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JAMA. 2011 Nov 16;306(19):2137-44. doi: 10.1001/jama.2011.1650.

Level of systolic blood pressure within the normal range and risk of recurrent stroke.

Author information

1
Department of Neurosciences, University of California, 9500 Gilman Dr, San Diego, CA 92093, USA. Ovibes@ucsd.edu

Abstract

CONTEXT:

Recurrent stroke prevention guidelines suggest that larger reductions in systolic blood pressure (SBP) are positively associated with a greater reduction in the risk of recurrent stroke and define an SBP level of less than 120 mm Hg as normal. However, the association of SBP maintained at such levels with risk of vascular events after a recent ischemic stroke is unclear.

OBJECTIVE:

To assess the association of maintaining low-normal vs high-normal SBP levels with risk of recurrent stroke.

DESIGN, SETTING, AND PATIENTS:

Post hoc observational analysis of a multicenter trial involving 20,330 patients (age ≥50 years) with recent non-cardioembolic ischemic stroke; patients were recruited from 695 centers in 35 countries from September 2003 through July 2006 and followed up for 2.5 years (follow-up ended on February 8, 2008). Patients were categorized based on their mean SBP level: very low-normal (<120 mm Hg), low-normal (120-<130 mm Hg), high-normal (130-<140 mm Hg), high (140-<150 mm Hg), and very high (≥150 mm Hg).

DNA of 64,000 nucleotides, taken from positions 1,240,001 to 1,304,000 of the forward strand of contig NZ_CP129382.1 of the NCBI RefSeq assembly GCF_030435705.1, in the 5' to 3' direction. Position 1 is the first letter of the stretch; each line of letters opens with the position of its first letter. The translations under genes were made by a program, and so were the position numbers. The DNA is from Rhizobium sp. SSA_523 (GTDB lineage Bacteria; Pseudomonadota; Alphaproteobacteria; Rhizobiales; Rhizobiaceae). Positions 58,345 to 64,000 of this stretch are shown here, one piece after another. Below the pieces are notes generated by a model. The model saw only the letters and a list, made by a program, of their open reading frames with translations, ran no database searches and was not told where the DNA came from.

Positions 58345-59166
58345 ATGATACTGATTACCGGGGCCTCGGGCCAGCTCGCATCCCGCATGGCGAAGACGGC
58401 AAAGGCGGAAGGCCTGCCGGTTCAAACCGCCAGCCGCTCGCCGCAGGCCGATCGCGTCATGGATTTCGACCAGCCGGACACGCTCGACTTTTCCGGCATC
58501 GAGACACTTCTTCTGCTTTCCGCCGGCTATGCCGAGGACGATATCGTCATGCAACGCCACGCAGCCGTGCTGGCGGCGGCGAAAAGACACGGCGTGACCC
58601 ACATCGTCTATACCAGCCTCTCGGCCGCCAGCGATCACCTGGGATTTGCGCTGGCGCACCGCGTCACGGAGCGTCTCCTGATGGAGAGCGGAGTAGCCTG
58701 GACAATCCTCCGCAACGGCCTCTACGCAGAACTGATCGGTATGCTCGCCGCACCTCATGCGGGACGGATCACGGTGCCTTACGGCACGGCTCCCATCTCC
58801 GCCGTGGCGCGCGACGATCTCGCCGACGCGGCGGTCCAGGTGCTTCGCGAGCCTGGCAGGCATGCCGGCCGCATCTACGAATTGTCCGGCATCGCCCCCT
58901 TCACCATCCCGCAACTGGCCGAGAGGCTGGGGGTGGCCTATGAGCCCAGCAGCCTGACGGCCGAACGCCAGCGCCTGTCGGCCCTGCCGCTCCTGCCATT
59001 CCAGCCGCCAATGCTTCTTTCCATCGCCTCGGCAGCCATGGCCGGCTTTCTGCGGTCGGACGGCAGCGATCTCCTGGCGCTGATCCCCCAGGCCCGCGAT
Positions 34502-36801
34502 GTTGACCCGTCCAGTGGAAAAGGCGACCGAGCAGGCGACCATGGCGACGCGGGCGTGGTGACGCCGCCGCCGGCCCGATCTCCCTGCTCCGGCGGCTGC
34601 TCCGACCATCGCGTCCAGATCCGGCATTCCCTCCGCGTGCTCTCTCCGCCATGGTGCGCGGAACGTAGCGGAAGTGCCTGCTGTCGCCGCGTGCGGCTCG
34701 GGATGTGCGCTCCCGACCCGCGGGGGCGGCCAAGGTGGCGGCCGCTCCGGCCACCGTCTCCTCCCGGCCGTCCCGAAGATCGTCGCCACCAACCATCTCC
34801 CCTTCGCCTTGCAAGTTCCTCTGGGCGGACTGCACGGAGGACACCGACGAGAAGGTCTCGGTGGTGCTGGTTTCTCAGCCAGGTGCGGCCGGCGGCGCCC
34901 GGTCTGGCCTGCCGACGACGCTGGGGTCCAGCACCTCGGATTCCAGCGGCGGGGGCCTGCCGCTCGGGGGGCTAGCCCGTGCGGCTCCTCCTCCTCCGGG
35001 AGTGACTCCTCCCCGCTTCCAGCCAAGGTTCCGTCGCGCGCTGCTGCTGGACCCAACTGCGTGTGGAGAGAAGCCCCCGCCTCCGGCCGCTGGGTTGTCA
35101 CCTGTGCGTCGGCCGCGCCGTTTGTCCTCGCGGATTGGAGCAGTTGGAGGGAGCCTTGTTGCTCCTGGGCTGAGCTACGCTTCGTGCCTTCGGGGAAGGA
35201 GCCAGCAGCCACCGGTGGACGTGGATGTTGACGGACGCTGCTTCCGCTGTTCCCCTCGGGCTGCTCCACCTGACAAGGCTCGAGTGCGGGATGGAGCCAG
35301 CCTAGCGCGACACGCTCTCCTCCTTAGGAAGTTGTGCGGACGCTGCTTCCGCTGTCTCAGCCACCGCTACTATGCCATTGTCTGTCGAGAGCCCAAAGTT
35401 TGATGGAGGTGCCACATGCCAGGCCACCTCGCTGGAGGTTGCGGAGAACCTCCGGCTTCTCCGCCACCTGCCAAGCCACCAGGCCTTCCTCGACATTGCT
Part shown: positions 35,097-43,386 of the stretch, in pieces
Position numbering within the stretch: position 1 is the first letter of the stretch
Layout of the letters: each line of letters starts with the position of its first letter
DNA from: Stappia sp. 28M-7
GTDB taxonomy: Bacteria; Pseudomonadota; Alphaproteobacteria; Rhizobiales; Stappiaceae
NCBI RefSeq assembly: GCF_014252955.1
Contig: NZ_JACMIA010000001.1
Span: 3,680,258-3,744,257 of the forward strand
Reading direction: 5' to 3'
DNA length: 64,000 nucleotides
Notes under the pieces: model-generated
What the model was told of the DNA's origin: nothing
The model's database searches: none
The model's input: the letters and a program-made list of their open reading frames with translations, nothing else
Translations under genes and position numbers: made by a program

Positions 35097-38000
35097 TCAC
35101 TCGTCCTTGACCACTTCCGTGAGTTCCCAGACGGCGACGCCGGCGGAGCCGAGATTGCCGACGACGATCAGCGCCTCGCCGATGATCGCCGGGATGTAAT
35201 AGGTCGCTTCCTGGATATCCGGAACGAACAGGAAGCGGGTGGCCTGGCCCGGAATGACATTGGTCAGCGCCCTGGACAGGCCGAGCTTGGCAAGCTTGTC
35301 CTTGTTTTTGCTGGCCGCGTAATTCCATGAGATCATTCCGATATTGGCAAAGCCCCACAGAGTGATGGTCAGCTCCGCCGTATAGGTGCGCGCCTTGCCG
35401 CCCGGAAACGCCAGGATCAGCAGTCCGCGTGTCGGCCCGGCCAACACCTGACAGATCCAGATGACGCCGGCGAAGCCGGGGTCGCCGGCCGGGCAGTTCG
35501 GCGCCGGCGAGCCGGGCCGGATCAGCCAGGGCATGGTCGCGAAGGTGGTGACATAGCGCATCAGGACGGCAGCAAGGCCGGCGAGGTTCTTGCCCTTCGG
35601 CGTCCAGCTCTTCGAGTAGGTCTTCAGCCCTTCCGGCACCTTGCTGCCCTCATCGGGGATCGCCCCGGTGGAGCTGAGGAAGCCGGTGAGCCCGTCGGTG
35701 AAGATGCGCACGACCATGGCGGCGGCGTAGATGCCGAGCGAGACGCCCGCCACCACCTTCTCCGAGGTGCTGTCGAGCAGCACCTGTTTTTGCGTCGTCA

MAIN OUTCOME MEASURES:

The primary outcome was first recurrence of stroke of any type and the secondary outcome was a composite of stroke, myocardial infarction, or death from vascular causes.

RESULTS:

The recurrent stroke rates were 8.0% (95% CI, 6.8%-9.2%) for the very low-normal SBP level group, 7.2% (95% CI, 6.4%-8.0%) for the low-normal SBP group, 6.8% (95% CI, 6.1%-7.4%) for the high-normal SBP group, 8.7% (95% CI, 7.9%-9.5%) for the high SBP group, and 14.1% (95% CI, 13.0%-15.2%) for the very high SBP group. Compared with patients in the high-normal SBP group, the risk of the primary outcome was higher for patients in the very low-normal SBP group (adjusted hazard ratio [AHR], 1.29; 95% CI, 1.07-1.56), in the high SBP group (AHR, 1.23; 95% CI, 1.07-1.41), and in the very high SBP group (AHR, 2.08; 95% CI, 1.83-2.37). Compared with patients in the high-normal SBP group, the risk of secondary outcome was higher for patients in the very low-normal SBP group (AHR, 1.31; 95% CI, 1.13-1.52), in the low-normal SBP group (AHR, 1.16; 95% CI, 1.03-1.31), in the high SBP group (AHR, 1.24; 95% CI, 1.11-1.39), and in the very high SBP group (AHR, 1.94; 95% CI, 1.74-2.16).

CONCLUSION:

Among patients with recent non-cardioembolic ischemic stroke, SBP levels during follow-up in the very low-normal (<120 mm Hg), high (140-<150 mm Hg), or very high (≥150 mm Hg) range were associated with increased risk of recurrent stroke.

TRIAL REGISTRATION:

clinicaltrials.gov Identifier: NCT00153062.

PMID:
22089721
DOI:
10.1001/jama.2011.1650
[Indexed for MEDLINE]

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